... the morning to carry the Game down-stairs. We carried it to the Dining Room. It covered the table. It covered the chairs. It strewed the sideboard. It spilled over on the floor. There was a pair of white muslin angel wings all spangled over with silver and gold! There was a fairy wand! There was a shining crown! There was a blue satin clock! There was a yellow plush suit and swishy-tail all painted sideways in stripes like a tiger! There was a most furious tiger head with whisk-broom whiskers! There was a green frog's head! And a green frog's ...
— Fairy Prince and Other Stories • Eleanor Hallowell Abbott

... but think that there is no safety in having such unchancy creatures about ane. But I have tied red thread round the bairns's throats," (so her fondness still called them,) "and given ilka ane of them a riding-wand of rowan-tree, forby sewing up a slip of witch-elm into their doublets; and I wish to know of your reverence if there be ony thing mair that a lone woman can do in the matter of ghosts and fairies?—Be here! that I should have named their unlucky ...
— The Monastery • Sir Walter Scott

... wand uprears When Poesy around has spread her spell, Like summer flowrets dies Refresh the enchanted skies, Where, soft as air, and lovelier for her fears, Bright in her golden robes ...
— Zophiel - A Poem • Maria Gowen Brooks

... Above surprise; What it teaches native seems, Its new lore our ancient dreams; Incense rises from the ground; Music flows around; Firm rest the feet below, clear gaze the eyes above, When Truth, to point the way through life, assumes the wand of Love; But, if she cast aside the robe of green, Winter's silver sheen, White, pure as light, Makes gentle shroud as worthy weed ...
— Woman in the Ninteenth Century - and Kindred Papers Relating to the Sphere, Condition - and Duties, of Woman. • Margaret Fuller Ossoli

... with woe, and shall deliver weeping. My dearest wife was like this maid, and such a one My daughter might have been: my queen's square brows; Her stature to an inch; as wand-like straight; As silver-voiced; her eyes as jewel-like And cased as richly; in pace another Juno; Who starves the ears she feeds, and makes them hungry, The more she gives them speech. ...
— Pericles Prince of Tyre • William Shakespeare [Clark edition]

... 260 The Lord of Heaven in His power Marshalled in host innumerable The sky and all its company, And Jove as judge did then ordain That as empress you should reign 265 O'er Castille and Germany. You, O Prince Dom Ferdinand, Since prudence is your special share And with favourable wand Mercury holds you in his arms, 270 Wealth and prosperity shall bless In quietness Without toil or any care, Turmoil or loud war's alarms: This for you the gods have planned. 275 For you, Princess Beatrice, ...
— Four Plays of Gil Vicente • Gil Vicente

... smile on her haughtily curved lips, she extended one hand and arm, snow-white and glittering with jewels, and made an imperious gesture to command silence. Instantly a profound hush ensued. Lifting a long, slender, white wand, at the end of which could be plainly seen the gleaming silver head of a Serpent, she described three circles in the air with a perfectly even, majestic motion, and as she did this, her marvellous eyes turned toward Theos, and dwelt steadily ...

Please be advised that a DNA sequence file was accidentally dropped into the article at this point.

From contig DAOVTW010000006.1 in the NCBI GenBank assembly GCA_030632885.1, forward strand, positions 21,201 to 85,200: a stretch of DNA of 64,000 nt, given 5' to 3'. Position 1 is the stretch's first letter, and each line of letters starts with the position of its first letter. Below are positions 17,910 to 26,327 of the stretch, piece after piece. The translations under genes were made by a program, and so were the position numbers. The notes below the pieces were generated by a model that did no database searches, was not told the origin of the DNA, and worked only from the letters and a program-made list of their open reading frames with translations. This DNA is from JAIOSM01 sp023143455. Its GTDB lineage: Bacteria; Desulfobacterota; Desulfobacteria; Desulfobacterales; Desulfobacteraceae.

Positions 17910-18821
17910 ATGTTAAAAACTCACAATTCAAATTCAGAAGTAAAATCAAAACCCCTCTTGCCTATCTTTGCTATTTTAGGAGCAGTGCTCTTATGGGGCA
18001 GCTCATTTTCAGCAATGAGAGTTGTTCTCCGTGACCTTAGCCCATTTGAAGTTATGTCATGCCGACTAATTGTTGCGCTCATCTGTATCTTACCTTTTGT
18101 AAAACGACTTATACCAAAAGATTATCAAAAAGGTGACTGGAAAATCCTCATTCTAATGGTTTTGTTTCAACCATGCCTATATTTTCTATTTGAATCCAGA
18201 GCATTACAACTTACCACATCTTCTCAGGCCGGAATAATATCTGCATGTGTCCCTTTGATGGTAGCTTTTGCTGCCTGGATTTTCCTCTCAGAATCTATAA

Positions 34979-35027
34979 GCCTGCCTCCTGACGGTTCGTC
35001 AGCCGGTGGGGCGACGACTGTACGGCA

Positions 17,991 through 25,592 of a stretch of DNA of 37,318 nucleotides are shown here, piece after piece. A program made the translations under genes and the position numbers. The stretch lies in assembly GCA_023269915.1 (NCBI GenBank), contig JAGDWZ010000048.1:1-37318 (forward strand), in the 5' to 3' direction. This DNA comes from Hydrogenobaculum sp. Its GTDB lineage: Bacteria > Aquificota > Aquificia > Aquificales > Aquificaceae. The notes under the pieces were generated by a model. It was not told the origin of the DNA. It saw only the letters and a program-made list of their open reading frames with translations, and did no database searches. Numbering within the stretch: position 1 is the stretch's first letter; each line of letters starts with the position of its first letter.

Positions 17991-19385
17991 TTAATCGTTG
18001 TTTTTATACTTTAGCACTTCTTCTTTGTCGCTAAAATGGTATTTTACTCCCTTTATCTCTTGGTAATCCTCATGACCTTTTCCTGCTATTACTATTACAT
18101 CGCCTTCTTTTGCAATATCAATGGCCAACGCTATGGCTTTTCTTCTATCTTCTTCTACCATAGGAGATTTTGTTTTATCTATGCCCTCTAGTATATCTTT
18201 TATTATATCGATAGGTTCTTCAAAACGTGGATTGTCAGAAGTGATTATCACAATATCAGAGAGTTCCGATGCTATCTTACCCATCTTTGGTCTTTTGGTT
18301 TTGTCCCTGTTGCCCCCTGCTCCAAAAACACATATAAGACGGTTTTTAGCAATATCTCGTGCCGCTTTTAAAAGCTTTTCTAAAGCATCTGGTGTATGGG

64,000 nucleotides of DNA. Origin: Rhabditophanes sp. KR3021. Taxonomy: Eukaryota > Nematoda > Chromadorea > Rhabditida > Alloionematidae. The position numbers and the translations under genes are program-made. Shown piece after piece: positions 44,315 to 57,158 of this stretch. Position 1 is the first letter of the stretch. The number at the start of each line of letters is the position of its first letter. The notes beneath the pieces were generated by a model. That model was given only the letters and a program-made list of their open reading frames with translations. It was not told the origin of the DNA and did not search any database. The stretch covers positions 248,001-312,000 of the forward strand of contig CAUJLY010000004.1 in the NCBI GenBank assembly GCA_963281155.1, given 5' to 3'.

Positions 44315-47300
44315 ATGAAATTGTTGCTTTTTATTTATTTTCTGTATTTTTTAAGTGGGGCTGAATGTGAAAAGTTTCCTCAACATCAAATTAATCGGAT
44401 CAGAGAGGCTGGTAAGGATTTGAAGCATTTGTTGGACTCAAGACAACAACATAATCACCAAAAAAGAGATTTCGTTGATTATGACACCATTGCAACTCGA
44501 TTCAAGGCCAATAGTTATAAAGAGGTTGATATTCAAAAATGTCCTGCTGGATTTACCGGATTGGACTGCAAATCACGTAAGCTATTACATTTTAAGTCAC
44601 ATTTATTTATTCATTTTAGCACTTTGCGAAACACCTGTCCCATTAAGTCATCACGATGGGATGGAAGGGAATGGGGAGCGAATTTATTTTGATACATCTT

— Ardath - The Story of a Dead Self • Marie Corelli

... He was neither; he was a nineteenth century astrologer, calculating the probabilities of success for a commercial scheme, the draft prospectus of which was the document over which he pored. As he rose to receive us I was almost disappointed to find that he held no wand, wore no robe, and had no volume of mystic lore by his side. The very cat that emerged from underneath his table, and rubbed itself against my legs was not of the orthodox sable hue, but ...
— Mystic London: - or, Phases of occult life in the metropolis • Charles Maurice Davies

... district. I heard it from a friend." She leaned nearer and spoke in a confidential undertone. "He got news that some neighbouring town was in a ferment. Only a handful of Europeans there; an American mission; and no troops. So the 'mish' people begged him to come in and politely wave his official wand. You must be very polite to badmashes[22] these days, if you're a mere Sahib; or you hear of it from some little Tin God sitting safe in his office, hundreds of miles away. Well, off he went—a twenty-mile drive; ...
— Far to Seek - A Romance of England and India • Maud Diver

... bed, and disinheriting at last the friend of Chapeloud, the man who, for so many years, had confined him to Mademoiselle Gamard's house, by preventing his advancement in the church, and closing the best salons in Tours against him. By what magic wand had the present transformation taken place? Surely these things belonged to Birotteau? And yet, observing the sardonic air with which Troubert glanced at that bookcase, the poor abbe knew that the future vicar-general felt certain of possessing the spoils of those he had ...